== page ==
In Orwell’s 1984, Winston Smith murmurs that “sanity is not statistical.” This was before he was crushed by the totalitarian state into accepting consensus and loving Big Brother. During the 19th century, before the Michelson-Morley experiment, most scientists probably accepted the concept of the “luminiferous ether.” Did such acceptance make this now-defunct concept true?
By urging that we line up with “97 percent of climate scientists” (Inbox, Jan. 9), Graham Turk ’17 continues the notion that our attention should be immediately focused on eliminating anthropogenic sources of climate change, e.g., fossil fuels. (He furthermore offers an unfortunate ad hominem attack on William Happer *64, whose deep understanding of atomic and molecular physics might actually be quite relevant to radiation transport in the atmosphere.)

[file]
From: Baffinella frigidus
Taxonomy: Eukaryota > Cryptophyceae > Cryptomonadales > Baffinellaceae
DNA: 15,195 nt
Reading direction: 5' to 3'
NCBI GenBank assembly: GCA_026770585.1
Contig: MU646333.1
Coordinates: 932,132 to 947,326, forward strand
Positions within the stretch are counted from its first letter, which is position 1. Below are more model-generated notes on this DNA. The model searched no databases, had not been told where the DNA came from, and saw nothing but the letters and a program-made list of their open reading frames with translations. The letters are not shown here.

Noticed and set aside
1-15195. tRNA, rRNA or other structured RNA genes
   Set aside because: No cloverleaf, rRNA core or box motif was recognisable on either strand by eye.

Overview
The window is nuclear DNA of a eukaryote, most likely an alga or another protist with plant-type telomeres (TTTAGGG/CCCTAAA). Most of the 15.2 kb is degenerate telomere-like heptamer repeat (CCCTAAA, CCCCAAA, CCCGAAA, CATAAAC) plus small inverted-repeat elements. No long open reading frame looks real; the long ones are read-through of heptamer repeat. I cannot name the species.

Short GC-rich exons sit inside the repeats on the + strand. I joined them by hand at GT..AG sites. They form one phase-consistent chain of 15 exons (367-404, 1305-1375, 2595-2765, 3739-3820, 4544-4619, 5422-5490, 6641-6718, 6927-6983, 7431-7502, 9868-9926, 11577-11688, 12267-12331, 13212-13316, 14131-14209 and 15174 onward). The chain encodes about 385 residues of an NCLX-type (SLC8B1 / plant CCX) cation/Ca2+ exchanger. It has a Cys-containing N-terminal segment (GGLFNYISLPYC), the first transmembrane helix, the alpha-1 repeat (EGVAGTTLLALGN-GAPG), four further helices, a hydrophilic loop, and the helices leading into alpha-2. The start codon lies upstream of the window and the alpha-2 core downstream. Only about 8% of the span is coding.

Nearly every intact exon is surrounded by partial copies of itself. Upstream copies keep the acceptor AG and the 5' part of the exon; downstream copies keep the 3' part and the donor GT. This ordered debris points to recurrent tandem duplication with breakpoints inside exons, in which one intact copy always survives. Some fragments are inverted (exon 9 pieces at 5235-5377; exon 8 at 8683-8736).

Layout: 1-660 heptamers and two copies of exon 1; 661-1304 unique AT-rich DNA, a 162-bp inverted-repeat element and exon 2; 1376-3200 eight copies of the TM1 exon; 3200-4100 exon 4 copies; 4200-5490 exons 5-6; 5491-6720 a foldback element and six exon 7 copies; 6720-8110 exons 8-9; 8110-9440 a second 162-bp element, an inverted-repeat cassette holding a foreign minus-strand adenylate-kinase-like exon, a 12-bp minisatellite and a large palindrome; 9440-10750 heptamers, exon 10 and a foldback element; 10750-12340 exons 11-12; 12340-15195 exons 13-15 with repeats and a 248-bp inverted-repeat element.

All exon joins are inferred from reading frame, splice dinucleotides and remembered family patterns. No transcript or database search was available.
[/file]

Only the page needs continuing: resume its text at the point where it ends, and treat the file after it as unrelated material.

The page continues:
It is unlikely in the next few decades that fossil fuels will be displaced as the primary energy source for the global economy, especially in developing countries. Instead, we might hope that during this time climate scientists will refine their models, and other scientists and technologists would devote themselves to carbon-free power. Such power, which is already available as nuclear fission (and may be achieved someday by nuclear fusion) can provide the electricity needed to improve the world’s future economy without destroying the present one.